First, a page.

jpiniero

Lifer
Oct 1, 2010
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Because? Assuming that CFL is CNL in 14nm, I doubt it. Intel traditionally don't release a new socket for a tick generation because it's from the same (Skylake) µarch family with minor changes. I expect a new socket with Icelake.

It's a two year thing and not related to tick-tock. Besides, the FIVR is probably coming back and that would make things hard to keep compatible.
 

mikk

Diamond Member
May 15, 2012
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It's not either a two years thing. It is related to the underlying changes which requires a new socket because of changes to the power requirements or other things, Icelake might include FIVR back again into the chip for instance. And these underlying changes were bound to a new microachitecture in the past. If you expect a new socket for a Skylake based refresh, which Coffe Lake seems to be, do you expect a new socket once again for Icelake a year later? How does that make sense?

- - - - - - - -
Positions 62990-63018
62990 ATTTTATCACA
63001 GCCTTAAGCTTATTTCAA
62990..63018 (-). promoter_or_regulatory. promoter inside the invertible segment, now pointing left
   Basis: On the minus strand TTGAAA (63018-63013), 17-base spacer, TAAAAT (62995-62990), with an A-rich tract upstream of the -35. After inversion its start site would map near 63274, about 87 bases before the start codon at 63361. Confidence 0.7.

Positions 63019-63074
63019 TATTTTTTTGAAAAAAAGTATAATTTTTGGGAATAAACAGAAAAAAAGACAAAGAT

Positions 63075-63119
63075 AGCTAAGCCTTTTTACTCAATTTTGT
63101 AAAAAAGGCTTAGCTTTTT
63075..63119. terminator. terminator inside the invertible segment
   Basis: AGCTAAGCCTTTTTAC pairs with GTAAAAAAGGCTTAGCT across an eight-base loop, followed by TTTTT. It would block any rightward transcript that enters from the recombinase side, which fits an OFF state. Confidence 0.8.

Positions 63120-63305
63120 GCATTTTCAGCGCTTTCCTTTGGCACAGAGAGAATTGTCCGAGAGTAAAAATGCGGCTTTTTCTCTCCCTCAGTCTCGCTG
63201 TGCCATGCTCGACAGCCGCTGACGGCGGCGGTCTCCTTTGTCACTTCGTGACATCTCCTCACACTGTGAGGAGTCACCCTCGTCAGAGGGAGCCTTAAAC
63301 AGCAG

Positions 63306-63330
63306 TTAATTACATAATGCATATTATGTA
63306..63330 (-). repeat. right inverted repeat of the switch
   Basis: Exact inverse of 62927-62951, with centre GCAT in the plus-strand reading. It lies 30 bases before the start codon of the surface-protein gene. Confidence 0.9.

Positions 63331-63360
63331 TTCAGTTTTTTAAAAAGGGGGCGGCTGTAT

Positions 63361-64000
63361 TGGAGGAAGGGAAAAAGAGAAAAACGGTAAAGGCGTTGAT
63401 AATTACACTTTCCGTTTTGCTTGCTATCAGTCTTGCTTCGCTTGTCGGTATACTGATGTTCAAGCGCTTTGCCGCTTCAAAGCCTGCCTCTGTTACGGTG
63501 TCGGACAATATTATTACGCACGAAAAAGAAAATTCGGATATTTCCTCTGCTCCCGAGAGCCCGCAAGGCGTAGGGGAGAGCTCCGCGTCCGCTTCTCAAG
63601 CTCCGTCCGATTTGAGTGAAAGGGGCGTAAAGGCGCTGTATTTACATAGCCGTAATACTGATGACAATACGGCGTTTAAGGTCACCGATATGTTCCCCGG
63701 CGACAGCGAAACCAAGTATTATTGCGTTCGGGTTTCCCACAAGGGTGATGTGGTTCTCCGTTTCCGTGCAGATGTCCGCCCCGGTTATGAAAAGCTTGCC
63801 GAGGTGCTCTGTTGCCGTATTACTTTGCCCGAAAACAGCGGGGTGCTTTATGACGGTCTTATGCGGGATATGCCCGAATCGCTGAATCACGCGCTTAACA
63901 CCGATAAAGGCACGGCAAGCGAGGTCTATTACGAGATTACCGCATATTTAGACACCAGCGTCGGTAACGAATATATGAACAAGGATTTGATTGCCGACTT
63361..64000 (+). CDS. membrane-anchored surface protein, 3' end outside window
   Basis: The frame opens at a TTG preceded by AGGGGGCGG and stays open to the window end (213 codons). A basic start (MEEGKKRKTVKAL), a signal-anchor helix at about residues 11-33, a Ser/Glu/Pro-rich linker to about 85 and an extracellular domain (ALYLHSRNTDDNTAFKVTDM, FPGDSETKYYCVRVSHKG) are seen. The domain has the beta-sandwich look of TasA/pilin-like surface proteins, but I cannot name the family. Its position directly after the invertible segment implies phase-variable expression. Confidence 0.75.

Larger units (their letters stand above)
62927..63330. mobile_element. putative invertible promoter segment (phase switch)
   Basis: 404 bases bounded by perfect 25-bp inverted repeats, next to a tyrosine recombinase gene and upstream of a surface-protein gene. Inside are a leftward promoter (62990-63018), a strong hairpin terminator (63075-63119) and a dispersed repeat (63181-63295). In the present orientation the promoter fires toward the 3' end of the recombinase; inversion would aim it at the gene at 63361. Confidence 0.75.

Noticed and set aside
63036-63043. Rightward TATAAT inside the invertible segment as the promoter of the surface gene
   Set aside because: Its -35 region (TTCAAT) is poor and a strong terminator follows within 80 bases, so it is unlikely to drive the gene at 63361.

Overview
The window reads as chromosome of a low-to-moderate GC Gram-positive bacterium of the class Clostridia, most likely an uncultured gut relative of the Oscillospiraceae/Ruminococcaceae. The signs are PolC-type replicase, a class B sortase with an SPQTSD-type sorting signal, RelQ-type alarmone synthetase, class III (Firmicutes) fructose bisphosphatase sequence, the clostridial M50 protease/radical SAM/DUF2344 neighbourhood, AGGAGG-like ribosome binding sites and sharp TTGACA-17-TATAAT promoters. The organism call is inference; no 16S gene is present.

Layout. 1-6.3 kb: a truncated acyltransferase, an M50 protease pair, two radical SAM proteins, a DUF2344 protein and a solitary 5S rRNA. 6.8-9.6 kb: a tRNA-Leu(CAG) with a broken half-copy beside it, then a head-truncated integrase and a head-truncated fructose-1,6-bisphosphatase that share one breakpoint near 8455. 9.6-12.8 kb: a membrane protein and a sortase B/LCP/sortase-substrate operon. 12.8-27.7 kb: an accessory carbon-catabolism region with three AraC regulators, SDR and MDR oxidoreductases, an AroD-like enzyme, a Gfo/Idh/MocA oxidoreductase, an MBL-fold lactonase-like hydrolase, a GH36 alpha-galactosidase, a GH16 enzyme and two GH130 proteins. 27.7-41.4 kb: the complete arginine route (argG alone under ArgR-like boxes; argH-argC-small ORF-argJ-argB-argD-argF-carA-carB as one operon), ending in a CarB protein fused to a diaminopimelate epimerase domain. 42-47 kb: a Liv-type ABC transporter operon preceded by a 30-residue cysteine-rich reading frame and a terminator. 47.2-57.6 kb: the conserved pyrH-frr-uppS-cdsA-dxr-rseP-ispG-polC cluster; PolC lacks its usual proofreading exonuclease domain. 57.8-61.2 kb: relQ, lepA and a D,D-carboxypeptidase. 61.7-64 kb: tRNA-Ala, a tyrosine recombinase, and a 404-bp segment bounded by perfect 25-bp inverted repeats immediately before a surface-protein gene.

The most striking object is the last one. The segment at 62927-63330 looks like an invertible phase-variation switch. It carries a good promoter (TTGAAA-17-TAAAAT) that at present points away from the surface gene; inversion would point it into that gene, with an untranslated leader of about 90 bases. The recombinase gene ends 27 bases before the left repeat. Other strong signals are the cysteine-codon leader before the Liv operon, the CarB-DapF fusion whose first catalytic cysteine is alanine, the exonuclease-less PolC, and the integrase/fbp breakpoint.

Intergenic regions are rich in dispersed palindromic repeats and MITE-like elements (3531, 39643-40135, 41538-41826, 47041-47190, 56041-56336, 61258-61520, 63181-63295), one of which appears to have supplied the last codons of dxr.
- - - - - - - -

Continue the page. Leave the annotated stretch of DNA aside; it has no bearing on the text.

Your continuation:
There is no indication that FIVR comes back for Cannonlake/Coffe Lake, what is your source? In fact there are reports that it comes back with Icelake generation. It is doubtful that Intel is changing this with CNL/CFL.
 

jpiniero

Lifer
Oct 1, 2010
14,799
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Kaby Lake is the Skylake refresh.

I
There is no indication that FIVR comes back for Cannonlake/Coffe Lake, what is your source? In fact there are reports that it comes back with Icelake generation. It is doubtful that Intel is changing this with CNL/CFL.

At this point the FIVR coming back with Coffee Lake is just a prediction, but since the TDP of Cannonlake-Y was increased to 5.2 it seems pretty likely that has FIVR.

The only reason Intel even keeps sockets compatible across two gens is to make it easier on OEMs to transition from the first chip to the second. They deliberately try to limit the upgrade path to coerce mobo upgrades as well. It makes things easier on their end as well of course.
 

mikk

Diamond Member
May 15, 2012
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Cannonlake/Coffee Lake is a refresh of Skylake as well. They are based on Skylake µarch family. If Intel would like to limit the upgrade path, they could do it with a new chipset, like Broadwell @Z97. They don't need a new socket.